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Inland Revenue widens subjectivity on tax treatment of accommodation payments

Inland Revenue has recently issued further guidance (with examples) regarding its new approach to the tax treatment of accommodation allowances provided by an employer to its employees. The new approach adopted results in all accommodation benefits being taxable unless the relocation constitutes a ‘temporary shift’. Whether or not a relocation is temporary in nature will be subject to several factors including the location of the employee’s family, the ‘centre of domestic life’, and, most importantly, the duration of the relocation.

The December 2012 statement issued by the Commissioner stated the previously adopted position (where an accommodation allowance would not be taxable if the employee maintained a home which was available to them in their home location) was incorrect.

In instances where the previously adopted position had been taken, Inland Revenue has requested employers to voluntarily disclose accommodation benefits provided for the past two to four years (depending on the arrangement in place) and make backdated payments of tax where appropriate.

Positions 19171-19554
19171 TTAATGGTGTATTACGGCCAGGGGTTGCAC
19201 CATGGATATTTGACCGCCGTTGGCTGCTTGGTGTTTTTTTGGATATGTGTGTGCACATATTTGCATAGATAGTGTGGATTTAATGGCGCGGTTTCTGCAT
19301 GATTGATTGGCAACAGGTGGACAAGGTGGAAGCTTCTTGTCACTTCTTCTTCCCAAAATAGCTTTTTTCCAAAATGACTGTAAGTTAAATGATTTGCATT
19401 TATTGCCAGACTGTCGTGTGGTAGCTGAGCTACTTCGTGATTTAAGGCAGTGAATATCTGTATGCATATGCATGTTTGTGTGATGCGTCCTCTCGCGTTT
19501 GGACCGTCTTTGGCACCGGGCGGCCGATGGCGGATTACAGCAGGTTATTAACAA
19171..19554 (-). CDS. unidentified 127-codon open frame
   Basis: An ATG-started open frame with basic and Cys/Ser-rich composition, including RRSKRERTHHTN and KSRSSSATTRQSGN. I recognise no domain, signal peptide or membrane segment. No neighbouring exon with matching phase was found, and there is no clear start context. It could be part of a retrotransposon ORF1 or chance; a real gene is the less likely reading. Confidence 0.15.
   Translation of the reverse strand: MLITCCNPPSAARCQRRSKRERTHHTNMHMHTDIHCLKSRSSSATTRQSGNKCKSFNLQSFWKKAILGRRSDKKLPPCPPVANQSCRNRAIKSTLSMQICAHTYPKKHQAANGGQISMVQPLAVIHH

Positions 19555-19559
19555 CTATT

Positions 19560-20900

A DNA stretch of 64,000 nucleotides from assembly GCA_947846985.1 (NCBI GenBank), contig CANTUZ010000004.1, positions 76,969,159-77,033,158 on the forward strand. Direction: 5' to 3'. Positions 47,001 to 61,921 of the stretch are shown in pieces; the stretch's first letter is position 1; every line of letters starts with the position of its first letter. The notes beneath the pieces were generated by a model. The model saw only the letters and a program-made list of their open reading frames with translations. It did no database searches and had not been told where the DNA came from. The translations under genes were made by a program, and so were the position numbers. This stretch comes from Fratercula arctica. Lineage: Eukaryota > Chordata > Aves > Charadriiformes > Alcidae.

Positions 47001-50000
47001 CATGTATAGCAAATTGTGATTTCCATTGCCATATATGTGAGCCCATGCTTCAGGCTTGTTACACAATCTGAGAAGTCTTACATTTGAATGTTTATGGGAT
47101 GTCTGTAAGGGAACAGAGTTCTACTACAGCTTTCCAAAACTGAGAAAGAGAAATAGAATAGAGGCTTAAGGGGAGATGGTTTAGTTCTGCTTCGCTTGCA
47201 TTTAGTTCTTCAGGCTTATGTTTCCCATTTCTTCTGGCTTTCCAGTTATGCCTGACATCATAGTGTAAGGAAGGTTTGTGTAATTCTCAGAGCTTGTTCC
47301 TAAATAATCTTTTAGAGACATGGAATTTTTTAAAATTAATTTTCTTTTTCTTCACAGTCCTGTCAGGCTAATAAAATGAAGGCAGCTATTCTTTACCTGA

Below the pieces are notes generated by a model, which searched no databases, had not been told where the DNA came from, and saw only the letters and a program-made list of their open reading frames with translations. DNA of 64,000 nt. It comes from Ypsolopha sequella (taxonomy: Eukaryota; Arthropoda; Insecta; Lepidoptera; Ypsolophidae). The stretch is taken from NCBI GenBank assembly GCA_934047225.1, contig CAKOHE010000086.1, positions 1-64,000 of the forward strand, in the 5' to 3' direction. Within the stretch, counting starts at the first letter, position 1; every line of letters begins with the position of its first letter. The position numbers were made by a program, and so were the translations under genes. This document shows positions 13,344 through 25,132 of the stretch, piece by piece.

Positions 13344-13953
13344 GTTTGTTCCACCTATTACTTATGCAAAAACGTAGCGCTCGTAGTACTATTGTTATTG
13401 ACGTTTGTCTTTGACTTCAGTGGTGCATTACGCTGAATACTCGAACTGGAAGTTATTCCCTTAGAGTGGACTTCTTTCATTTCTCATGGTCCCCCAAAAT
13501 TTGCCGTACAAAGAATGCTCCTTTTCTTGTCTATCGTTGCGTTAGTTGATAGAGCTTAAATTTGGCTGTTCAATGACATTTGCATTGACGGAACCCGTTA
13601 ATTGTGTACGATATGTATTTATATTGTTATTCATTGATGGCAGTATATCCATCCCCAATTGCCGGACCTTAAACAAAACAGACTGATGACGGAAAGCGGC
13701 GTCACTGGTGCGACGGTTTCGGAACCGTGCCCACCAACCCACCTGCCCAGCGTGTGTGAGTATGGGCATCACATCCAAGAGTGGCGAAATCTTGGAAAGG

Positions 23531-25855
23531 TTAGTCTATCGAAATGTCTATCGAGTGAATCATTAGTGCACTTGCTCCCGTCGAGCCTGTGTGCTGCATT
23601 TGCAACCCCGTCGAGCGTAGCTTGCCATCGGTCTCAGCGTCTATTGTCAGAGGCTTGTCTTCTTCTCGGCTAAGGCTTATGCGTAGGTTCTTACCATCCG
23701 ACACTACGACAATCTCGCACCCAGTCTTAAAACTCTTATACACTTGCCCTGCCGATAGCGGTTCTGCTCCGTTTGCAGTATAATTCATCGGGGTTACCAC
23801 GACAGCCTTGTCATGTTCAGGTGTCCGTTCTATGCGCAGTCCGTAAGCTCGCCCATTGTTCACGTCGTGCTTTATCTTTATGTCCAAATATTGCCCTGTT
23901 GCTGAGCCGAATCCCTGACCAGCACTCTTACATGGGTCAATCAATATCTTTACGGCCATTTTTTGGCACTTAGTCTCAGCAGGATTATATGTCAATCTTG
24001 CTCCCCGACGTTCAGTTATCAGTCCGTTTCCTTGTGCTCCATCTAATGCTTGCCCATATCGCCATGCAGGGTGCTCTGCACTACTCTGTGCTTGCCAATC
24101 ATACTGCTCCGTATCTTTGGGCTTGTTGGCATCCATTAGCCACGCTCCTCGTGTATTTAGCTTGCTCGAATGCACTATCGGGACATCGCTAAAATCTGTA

In response to criticism received by a number of parties, Inland Revenue has now released further guidance which identifies several factors that need to be examined on a case-by-case basis to determine the temporality of the employee’s relocation, including:

• The availability of the employee’s original job in his/her home location;
• The location of their family and ‘centre of domestic life’;
• The intention to return to their home location;
• The nature of the accommodation provided by the employer;

Regardless of the above, Inland Revenue considers the duration of the relocation to be the most relevant factor, with relocations of less than six months being considered temporary in nature and relocations of more than twelve months being considered not temporary (apart from ‘exceptional circumstances’ which Inland Revenue have not provided guidance on). Relocations between six and twelve months will need to be considered individually, in light of the above factors.

Whether or not further clarification will be issued by Inland Revenue remains to be seen, as the subjective nature of the new approach suggests a higher administrative burden for both employers and the Inland Revenue.

However, we recommend all employers consider the current treatment adopted in regards to accommodation benefits provided in light of the above and consider whether further action is required.

Rohini Ram
Partner, Human Capital (Auckland)
+64 9 300 7058

Graeme Knapp
Executive Director, Human Capital (Wellington)
+64 4 495 7400

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